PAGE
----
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The graphics card’s cooler is fairly simple. It consists of an aluminum heatsink and two heatpipes 6 mm in diameter, which pierce the heatsink in a zigzag pattern:

 The heatsink base is designed using heatpipe direct touch technology with a 1.5 mm gap between the heatpipes:

“Pitcairn Pro” die fits very neatly onto both heatpipes – they completely cover its entire surface as you can clearly see from the thermal paste imprint photo above.

The heatsink itself is very lightweight and inexpensive, because the fins are simply pressed firmly against the heatpipes. It is cooled with a 92-mm fan sitting inside a plastic casing:

 

Nine-blade fan impeller is made by PowerLogic and uses a ball bearing:

Its rotation speed is PWM controlled in the interval between 1600 and 3250 RPM (according to the monitoring data). This fairly simple cooler proves quite efficient on the factory overclocked PowerColor PCS+ HD7850:


Automatic fan mode

Maximum fan speed

In automatic fan mode the GPU temperature reached 71°C under maximum load and the fan was rotating at 2300 RPM. At maximum rotation speed of 3250 RPM the GPU temperature didn’t exceed 63°C. When we replaced the original thermal interface with Arctic MX-4, the results remained the same. Although the frequencies were already increased, we managed to overclock this graphics card a little more. Our graphics processor remained stable at 1180 MHz and the memory – at 5920 MHz:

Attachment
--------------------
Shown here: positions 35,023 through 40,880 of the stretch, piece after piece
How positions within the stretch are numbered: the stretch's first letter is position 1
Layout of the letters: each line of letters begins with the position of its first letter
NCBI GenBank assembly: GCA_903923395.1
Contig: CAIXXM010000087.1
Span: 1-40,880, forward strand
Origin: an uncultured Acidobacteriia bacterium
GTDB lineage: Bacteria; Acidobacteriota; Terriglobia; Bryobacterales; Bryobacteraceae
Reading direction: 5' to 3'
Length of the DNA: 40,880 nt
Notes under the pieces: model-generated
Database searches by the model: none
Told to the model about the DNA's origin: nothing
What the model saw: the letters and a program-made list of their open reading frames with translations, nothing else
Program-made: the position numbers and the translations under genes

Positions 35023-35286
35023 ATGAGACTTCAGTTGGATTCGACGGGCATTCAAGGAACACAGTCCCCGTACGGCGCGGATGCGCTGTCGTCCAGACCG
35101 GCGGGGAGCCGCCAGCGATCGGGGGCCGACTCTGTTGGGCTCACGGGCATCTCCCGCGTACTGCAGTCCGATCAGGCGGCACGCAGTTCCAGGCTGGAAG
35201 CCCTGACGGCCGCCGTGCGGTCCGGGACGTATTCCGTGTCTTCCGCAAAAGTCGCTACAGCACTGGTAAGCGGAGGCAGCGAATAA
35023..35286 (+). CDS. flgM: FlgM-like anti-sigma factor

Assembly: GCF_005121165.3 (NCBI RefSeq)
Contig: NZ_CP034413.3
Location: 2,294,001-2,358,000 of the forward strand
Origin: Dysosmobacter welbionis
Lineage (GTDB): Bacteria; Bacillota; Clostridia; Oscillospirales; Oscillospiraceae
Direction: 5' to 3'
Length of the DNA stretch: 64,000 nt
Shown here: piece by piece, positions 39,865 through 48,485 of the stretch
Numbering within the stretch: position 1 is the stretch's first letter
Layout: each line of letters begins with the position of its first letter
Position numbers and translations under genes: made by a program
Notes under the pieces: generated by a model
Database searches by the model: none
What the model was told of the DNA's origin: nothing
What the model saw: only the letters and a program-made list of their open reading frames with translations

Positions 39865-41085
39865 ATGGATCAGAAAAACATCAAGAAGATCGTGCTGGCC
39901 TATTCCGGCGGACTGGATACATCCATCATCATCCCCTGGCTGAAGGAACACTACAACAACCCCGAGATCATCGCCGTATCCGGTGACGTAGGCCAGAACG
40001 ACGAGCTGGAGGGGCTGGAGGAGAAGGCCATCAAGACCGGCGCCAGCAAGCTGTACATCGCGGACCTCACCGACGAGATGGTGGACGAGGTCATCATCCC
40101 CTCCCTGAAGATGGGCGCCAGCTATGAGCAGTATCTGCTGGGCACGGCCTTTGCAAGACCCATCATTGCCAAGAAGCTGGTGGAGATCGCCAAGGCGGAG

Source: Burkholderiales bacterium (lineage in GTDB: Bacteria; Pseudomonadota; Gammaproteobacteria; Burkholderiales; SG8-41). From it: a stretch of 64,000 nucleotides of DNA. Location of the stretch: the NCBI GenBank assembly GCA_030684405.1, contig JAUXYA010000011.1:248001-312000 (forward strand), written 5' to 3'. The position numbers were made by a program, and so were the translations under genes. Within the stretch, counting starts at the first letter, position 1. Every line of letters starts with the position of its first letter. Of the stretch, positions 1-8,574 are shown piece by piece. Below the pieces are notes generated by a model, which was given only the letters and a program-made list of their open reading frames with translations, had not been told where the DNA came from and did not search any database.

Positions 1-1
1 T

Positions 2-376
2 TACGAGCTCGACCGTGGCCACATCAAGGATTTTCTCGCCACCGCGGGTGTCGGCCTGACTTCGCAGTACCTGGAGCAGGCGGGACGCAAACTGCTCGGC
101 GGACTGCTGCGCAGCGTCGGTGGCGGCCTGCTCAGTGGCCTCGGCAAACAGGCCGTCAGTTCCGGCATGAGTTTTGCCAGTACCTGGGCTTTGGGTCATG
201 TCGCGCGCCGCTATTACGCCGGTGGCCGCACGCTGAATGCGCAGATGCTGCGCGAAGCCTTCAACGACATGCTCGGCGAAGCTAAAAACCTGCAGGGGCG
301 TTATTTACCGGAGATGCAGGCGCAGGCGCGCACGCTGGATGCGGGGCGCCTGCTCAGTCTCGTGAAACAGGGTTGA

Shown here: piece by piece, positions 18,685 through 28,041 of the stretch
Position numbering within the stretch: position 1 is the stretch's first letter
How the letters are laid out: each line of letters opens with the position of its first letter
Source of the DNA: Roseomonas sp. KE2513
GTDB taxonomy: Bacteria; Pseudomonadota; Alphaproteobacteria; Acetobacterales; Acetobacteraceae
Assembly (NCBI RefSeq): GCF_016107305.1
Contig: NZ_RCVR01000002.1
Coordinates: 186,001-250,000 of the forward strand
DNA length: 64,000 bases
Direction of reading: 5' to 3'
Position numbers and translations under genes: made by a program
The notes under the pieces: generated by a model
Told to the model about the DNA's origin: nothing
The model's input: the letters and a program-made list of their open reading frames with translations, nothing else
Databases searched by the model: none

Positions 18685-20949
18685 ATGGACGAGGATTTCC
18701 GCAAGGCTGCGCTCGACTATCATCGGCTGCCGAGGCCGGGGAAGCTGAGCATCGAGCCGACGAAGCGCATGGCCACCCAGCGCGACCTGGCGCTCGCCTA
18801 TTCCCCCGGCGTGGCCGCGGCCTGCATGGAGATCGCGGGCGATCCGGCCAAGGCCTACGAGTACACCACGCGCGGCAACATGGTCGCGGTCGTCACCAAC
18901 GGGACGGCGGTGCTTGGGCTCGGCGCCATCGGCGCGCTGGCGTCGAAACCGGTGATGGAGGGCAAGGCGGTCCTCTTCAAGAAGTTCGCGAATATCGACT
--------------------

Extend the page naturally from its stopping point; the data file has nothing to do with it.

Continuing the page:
In our opinion, it is a very good result for such a modest graphics card while its GPU voltage remained nominal. It is a pity, however, that increasing the voltage to 1.25 V didn’t have affect its overclocking potential in any way, especially since its cooling system had some efficiency reserves left (the temperature of the overclocked graphics processor under maximum load remained 77°C and the fan speed was only 2450 RPM):

 
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